# Dagum distribution

Parameters Probability density function Cumulative distribution function $p>0$ shape $a>0$ shape $b>0$ scale $x>0$ ${\frac {ap}{x}}\left({\frac {({\tfrac {x}{b}})^{ap}}{\left(({\tfrac {x}{b}})^{a}+1\right)^{p+1}}}\right)$ ${\left(1+{\left({\frac {x}{b}}\right)}^{-a}\right)}^{-p}$ ${\begin{cases}-{\frac {b}{a}}{\frac {\Gamma \left(-{\tfrac {1}{a}}\right)\Gamma \left({\tfrac {1}{a}}+p\right)}{\Gamma (p)}}&{\text{if}}\ a>1\\{\text{Indeterminate}}&{\text{otherwise}}\ \end{cases}}$ $b{\left(-1+2^{\tfrac {1}{p}}\right)}^{-{\tfrac {1}{a}}}$ $b{\left({\frac {ap-1}{a+1}}\right)}^{\tfrac {1}{a}}$ ${\begin{cases}-{\frac {b^{2}}{a^{2}}}\left(2a{\frac {\Gamma \left(-{\tfrac {2}{a}}\right)\,\Gamma \left({\tfrac {2}{a}}+p\right)}{\Gamma \left(p\right)}}+\left({\frac {\Gamma \left(-{\tfrac {1}{a}}\right)\Gamma \left({\tfrac {1}{a}}+p\right)}{\Gamma \left(p\right)}}\right)^{2}\right)&{\text{if}}\ a>2\\{\text{Indeterminate}}&{\text{otherwise}}\ \end{cases}}$ The Dagum distribution is a continuous probability distribution defined over positive real numbers. It is named after Camilo Dagum, who proposed it in a series of papers in the 1970s. The Dagum distribution arose from several variants of a new model on the size distribution of personal income and is mostly associated with the study of income distribution. There is both a three-parameter specification (Type I) and a four-parameter specification (Type II) of the Dagum distribution; a summary of the genesis of this distribution can be found in "A Guide to the Dagum Distributions". A general source on statistical size distributions often cited in work using the Dagum distribution is Statistical Size Distributions in Economics and Actuarial Sciences.

## Definition

The cumulative distribution function of the Dagum distribution (Type I) is given by

$F(x;a,b,p)=\left(1+\left({\frac {x}{b}}\right)^{-a}\right)^{-p}{\text{ for }}x>0{\text{ where }}a,b,p>0.$ The corresponding probability density function is given by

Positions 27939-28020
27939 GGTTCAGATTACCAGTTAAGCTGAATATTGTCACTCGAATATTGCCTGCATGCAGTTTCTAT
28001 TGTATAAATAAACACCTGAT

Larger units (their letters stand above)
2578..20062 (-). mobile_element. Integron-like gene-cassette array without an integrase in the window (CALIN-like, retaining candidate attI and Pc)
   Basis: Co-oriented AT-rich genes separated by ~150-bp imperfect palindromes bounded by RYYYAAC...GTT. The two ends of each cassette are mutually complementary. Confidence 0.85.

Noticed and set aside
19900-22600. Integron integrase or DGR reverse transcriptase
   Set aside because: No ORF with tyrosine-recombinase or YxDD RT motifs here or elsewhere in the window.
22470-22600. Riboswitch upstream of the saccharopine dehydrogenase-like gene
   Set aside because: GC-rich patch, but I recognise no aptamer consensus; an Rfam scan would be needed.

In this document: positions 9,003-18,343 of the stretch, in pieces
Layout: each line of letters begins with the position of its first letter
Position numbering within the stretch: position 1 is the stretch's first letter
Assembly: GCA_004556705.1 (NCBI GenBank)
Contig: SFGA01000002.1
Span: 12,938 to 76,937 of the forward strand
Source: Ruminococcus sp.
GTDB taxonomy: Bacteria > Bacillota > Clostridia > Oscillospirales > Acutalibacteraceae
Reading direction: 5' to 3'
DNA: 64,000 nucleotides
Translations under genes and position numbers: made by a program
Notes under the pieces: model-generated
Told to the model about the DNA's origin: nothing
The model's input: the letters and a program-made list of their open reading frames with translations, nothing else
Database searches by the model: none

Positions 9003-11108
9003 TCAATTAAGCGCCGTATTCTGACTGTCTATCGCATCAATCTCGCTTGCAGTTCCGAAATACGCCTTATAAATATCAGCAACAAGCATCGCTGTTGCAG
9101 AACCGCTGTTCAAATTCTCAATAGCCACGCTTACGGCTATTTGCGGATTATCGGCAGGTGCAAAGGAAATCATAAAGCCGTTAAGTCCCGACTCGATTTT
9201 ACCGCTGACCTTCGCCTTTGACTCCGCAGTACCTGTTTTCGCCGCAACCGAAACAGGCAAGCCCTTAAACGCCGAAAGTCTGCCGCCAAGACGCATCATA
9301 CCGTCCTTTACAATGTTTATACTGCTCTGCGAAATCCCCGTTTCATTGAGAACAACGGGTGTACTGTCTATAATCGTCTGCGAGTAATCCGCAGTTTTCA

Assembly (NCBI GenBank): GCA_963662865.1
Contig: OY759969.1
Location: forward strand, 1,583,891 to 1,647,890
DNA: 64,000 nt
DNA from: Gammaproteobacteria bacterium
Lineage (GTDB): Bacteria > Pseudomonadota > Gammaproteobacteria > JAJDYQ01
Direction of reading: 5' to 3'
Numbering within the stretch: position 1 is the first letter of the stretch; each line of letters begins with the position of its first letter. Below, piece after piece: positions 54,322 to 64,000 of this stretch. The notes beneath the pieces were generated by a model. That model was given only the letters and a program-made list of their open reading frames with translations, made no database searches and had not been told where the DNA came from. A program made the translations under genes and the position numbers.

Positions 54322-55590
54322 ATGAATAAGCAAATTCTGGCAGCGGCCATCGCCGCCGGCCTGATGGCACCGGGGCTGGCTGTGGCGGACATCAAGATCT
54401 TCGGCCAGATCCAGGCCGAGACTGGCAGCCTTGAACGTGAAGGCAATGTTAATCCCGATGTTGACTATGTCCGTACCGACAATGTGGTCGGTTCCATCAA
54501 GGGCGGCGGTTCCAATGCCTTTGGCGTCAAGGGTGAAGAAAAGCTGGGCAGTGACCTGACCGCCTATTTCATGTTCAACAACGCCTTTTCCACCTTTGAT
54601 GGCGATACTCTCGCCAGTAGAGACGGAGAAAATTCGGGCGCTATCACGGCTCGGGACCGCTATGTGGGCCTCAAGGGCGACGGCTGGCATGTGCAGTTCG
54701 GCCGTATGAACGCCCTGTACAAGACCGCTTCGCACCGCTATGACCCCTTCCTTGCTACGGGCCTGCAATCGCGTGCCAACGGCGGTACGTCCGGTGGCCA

$f(x;a,b,p)={\frac {ap}{x}}\left({\frac {({\tfrac {x}{b}})^{ap}}{\left(({\tfrac {x}{b}})^{a}+1\right)^{p+1}}}\right).$ The quantile function is given by

$Q(u;a,b,p)=b(u^{-1/p}-1)^{-1/a}$ The Dagum distribution can be derived as a special case of the generalized Beta II (GB2) distribution (a generalization of the Beta prime distribution):

$X\sim D(a,b,p)\iff X\sim GB2(a,b,p,1)$ There is also an intimate relationship between the Dagum and Singh–Maddala distribution.

$X\sim D(a,b,p)\iff {\frac {1}{X}}\sim SM(a,{\tfrac {1}{b}},p)$ The cumulative distribution function of the Dagum (Type II) distribution adds a point mass at the origin and then follows a Dagum (Type I) distribution over the rest of the support (i.e. over the positive halfline)

$F(x;a,b,p,\delta )=\delta +(1-\delta )\left(1+\left({\frac {x}{b}}\right)^{-a}\right)^{-p}.$ ## Use in economics

The Dagum distribution is often used to model income and wealth distribution. The relation between the Dagum Type I and the gini coefficient is summarized in the formula below:

$G={\frac {\Gamma (p)\Gamma (2p+1/a)}{\Gamma (2p)\Gamma (p+1/a)}}-1,$ where $\Gamma (\cdot )$ is the gamma function. Note that this value is independent from the scale-parameter, $b$ .

Although the Dagum distribution is not the only three parameter distribution used to model income distribution it is usually the most appropriate.